Utah Taxing Information
Failure to pay or otherwise address a tax bill may result in the issuance of a tax lien. A lien acts as a public notice of debt, and is effectively a judgement against property or the rights thereto. Liens enable the future seizure and sale of property as a means of a resolving tax liability, and can harm credit and property-related transactions due to their public nature.
The state Tax Commission will notify you of tax-related issues, as well as any actions that they intend to take to resolve them.
Offer in Compromise
If the Tax Commission finds that it is unrealistic to expect payment of your tax liability in full, you may be able to arrange an Offer in Compromise for less than that full amount. You will need to comply with any terms and conditions given by the state, lest you nullify the Offer or incur an enforced collection process. You will also need to provide comprehensive financial information.
If you have tax debt, any federal refunds due to you may be intercepted by the Tax Commission and applied directly to your debt. You will be notified prior to an offset.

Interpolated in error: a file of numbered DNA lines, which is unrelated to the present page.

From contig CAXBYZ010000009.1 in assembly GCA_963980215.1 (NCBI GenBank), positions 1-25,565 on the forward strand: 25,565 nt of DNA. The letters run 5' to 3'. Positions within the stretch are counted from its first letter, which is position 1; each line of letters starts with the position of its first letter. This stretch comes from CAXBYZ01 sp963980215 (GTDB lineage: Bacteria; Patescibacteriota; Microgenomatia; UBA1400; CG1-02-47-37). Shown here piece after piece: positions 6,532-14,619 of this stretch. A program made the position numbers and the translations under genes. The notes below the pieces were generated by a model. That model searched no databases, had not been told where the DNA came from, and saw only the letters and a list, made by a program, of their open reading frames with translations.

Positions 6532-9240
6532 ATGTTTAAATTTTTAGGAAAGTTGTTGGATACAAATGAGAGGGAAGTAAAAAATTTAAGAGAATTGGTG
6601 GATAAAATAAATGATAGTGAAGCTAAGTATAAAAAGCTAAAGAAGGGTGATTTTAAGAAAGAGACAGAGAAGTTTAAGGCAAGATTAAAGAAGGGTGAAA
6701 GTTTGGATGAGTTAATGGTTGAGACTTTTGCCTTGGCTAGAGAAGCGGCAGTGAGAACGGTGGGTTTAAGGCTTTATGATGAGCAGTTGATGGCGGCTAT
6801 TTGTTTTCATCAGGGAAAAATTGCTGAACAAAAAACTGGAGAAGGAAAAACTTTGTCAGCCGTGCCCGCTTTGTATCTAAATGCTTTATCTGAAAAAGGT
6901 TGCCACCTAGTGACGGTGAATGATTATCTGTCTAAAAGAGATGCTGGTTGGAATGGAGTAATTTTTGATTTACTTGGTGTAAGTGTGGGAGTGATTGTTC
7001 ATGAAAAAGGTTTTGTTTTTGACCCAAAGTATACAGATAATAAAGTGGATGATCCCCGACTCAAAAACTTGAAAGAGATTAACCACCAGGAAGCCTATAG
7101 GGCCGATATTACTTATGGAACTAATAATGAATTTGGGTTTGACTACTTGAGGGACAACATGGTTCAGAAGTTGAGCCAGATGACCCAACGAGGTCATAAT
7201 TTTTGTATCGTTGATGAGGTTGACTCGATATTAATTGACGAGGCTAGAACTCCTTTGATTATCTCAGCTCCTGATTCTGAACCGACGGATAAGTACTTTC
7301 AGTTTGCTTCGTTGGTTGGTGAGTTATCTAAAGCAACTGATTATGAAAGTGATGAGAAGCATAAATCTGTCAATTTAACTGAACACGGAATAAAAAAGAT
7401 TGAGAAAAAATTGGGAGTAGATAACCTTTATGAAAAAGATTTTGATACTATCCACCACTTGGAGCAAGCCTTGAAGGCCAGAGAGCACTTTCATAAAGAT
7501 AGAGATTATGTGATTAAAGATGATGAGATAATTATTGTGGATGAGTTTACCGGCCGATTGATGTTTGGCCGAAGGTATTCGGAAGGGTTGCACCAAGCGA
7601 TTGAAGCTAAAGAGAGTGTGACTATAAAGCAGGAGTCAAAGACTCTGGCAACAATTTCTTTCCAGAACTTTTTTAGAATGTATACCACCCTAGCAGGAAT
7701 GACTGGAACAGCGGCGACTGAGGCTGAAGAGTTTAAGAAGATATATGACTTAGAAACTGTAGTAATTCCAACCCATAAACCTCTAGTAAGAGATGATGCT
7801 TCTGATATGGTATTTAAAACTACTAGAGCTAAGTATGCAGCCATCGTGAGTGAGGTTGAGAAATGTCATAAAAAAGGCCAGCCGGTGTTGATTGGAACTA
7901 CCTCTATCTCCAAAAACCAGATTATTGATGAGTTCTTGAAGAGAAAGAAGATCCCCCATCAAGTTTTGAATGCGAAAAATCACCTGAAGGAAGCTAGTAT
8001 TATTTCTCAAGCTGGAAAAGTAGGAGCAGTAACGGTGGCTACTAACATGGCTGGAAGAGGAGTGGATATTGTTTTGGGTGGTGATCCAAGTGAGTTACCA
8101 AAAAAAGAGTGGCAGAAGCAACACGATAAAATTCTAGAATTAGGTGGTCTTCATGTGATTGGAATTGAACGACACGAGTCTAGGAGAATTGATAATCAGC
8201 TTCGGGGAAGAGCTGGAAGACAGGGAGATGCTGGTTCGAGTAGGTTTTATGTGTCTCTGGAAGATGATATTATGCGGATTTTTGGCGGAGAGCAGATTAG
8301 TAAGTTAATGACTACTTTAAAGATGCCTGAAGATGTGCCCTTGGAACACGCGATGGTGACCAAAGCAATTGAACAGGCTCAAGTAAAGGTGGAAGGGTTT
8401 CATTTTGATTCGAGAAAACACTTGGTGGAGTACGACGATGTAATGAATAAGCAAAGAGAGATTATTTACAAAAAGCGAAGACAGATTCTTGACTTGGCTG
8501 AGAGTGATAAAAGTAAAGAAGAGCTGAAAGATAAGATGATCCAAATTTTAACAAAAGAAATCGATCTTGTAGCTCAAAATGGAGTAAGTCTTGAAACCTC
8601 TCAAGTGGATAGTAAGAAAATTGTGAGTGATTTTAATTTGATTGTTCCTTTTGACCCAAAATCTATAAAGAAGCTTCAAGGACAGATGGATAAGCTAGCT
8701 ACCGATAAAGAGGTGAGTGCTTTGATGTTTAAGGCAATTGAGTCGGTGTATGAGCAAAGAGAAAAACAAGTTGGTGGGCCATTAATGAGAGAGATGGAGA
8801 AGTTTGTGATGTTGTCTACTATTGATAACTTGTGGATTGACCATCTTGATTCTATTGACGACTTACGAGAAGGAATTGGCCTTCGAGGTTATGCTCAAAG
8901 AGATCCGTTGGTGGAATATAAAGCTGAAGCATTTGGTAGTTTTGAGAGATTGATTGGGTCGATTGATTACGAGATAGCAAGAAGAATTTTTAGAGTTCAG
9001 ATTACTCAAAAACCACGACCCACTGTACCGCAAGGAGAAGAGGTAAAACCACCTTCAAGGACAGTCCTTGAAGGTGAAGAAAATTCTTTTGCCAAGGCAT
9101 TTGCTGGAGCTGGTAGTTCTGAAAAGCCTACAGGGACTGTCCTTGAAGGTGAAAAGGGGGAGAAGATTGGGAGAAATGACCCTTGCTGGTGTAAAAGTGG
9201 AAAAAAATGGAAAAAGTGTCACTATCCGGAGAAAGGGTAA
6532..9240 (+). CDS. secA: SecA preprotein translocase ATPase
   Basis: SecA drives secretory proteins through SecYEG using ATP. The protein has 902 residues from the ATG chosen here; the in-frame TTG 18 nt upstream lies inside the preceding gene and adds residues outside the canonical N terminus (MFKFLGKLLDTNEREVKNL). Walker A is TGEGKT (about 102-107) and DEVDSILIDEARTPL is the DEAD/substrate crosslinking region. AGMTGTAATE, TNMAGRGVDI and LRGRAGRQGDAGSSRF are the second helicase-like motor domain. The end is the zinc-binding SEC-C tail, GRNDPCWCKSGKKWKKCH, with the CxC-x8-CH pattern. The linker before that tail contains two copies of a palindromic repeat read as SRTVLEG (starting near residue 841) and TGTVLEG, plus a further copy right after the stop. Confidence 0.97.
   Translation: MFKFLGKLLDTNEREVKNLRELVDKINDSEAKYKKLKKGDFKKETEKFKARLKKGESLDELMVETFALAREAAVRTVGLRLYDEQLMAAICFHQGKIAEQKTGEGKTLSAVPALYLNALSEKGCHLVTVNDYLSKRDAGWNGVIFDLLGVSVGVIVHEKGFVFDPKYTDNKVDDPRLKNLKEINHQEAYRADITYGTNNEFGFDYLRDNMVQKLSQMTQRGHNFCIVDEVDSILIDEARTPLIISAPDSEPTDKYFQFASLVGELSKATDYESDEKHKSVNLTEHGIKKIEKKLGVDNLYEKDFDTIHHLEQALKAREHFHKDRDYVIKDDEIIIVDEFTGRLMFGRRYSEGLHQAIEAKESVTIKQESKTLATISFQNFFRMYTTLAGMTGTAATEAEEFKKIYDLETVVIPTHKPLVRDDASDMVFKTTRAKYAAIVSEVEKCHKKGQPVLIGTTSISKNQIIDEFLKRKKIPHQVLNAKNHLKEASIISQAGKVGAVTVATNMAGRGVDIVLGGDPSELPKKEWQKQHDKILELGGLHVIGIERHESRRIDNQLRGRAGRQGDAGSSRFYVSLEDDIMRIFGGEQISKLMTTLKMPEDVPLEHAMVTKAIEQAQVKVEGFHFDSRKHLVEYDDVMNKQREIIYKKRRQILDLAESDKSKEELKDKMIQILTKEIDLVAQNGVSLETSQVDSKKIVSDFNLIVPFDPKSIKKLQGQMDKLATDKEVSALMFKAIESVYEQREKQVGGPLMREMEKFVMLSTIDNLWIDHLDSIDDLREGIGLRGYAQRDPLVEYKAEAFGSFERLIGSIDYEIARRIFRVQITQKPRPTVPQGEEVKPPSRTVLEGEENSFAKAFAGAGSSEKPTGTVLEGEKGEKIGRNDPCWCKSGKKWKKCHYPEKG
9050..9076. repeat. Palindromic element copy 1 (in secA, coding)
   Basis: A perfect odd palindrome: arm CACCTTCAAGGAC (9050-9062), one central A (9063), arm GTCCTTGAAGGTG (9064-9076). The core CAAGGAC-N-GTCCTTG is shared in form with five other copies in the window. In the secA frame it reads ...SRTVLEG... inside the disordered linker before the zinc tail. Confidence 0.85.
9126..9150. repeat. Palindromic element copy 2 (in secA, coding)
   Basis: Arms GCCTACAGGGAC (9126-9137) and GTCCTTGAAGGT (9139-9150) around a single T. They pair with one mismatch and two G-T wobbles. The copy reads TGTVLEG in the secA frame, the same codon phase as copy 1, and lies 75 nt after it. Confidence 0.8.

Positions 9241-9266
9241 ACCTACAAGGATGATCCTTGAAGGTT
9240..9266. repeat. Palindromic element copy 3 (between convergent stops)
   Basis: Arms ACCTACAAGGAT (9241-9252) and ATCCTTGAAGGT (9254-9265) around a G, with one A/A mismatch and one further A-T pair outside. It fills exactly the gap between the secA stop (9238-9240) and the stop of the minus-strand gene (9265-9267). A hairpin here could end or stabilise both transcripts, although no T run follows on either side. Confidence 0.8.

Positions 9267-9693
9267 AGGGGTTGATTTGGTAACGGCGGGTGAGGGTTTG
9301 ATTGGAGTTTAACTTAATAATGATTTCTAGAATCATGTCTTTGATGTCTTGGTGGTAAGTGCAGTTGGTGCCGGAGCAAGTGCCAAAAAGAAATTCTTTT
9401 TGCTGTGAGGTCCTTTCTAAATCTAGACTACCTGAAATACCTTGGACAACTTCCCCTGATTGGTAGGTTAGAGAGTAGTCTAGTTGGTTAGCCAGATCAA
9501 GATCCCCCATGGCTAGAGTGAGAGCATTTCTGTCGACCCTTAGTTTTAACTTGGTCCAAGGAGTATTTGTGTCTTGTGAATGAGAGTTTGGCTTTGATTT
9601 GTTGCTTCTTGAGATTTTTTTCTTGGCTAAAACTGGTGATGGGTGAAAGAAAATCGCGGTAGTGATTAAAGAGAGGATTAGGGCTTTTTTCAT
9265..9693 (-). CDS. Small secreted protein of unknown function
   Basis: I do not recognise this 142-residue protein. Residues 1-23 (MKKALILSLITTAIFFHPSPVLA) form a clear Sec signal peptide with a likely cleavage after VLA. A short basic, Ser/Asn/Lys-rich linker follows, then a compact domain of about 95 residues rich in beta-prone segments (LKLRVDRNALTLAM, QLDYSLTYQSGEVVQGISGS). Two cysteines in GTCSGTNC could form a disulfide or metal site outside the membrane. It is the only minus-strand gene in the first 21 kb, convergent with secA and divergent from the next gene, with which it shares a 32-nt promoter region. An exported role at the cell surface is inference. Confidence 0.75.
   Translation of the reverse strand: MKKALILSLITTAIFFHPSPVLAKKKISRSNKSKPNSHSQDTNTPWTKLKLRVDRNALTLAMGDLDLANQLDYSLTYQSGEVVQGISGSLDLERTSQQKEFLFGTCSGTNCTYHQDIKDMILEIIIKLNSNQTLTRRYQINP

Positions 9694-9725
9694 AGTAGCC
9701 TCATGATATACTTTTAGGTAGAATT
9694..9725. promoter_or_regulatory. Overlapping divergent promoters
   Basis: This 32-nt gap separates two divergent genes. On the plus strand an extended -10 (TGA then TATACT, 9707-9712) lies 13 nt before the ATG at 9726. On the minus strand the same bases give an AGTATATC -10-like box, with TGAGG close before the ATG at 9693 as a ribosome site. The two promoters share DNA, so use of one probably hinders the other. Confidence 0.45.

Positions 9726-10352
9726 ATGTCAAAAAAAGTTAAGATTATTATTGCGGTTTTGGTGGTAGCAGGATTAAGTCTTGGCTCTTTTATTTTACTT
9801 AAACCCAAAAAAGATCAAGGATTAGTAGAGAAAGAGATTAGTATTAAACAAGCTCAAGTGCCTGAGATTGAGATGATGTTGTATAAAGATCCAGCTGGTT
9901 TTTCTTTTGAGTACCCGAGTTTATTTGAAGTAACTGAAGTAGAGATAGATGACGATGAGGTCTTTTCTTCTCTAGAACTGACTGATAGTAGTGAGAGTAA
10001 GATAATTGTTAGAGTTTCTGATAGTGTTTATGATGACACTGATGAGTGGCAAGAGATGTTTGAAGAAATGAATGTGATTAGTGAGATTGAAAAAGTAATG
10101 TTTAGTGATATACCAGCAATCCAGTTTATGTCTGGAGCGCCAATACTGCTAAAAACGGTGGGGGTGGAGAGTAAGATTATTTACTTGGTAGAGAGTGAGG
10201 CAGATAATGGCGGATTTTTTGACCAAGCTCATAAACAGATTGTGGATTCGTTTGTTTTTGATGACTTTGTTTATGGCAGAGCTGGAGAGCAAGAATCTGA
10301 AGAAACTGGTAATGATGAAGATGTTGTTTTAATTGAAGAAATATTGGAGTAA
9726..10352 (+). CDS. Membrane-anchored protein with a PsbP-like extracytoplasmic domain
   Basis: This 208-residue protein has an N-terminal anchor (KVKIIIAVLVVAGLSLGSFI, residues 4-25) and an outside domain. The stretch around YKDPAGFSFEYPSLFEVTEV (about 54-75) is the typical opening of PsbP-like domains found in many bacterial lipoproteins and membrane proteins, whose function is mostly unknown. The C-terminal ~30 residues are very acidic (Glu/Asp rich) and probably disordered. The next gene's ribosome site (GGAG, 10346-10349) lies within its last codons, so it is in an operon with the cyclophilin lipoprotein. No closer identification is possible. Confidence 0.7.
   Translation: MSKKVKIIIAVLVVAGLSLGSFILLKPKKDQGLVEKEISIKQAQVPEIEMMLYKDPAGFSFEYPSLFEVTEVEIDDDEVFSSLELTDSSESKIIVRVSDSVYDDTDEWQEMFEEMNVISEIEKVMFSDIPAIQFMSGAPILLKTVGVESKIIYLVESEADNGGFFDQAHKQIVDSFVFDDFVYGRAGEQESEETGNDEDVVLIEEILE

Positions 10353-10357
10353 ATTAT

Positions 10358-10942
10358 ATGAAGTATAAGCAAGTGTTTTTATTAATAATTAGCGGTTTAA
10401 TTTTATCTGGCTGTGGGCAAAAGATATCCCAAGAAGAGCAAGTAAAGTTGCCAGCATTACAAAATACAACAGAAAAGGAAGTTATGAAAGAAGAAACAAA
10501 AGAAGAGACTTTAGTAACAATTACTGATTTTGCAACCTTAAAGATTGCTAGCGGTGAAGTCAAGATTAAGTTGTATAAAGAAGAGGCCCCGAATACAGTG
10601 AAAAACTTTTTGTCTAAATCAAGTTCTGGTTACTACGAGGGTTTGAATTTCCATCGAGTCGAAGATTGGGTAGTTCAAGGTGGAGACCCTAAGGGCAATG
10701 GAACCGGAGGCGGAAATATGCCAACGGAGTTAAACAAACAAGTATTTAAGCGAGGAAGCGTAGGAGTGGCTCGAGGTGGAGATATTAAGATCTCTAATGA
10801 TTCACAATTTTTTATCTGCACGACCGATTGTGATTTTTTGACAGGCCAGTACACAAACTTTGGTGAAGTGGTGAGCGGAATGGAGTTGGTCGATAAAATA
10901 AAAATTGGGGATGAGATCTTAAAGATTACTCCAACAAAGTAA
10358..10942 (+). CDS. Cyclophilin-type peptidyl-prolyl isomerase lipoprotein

Priority One: Stopping Aggressive Enforced Collections
If you are unable to pay your tax bill in full, you may request an installment plan by which you can pay it off over time with scheduled payments. The state is inclined to protect its interests, so should a request be accepted, additional security measures may be taken, such as requiring a down payment or filing a lien. You will need to comply with any terms and conditions given to you, lest you incur penalties or enforced collection actions. Penalties and interest will still accrue on the unpaid portion of your debt.
Failure to pay or file taxes on time may result in additions to your total liability in the form of penalties. Penalties vary in amount by the circumstances and type of tax left unaddressed. If you can prove reasonable cause for a delinquent tax bill, the associated penalty may be waived.
Power of Attorney
You may authorize a qualified third party to represent you in tax matters before the Tax Commission. To do so, you must complete and submit the appropriate documentation.
If you are an individual in a corporation, LLC, or other such entity and are responsible for handling taxes on that entity’s behalf, you may be held personally liable for any failure in such matters (i.e. failure to collect, remit, etc.).
If you are purchasing a business, you may be held liable for previous liabilities if you do not apply for new licenses, get a receipt from the seller stating that there are none as far as the Tax Commission is concerned, or withhold the amount of any present liability to pay the Tax Commission.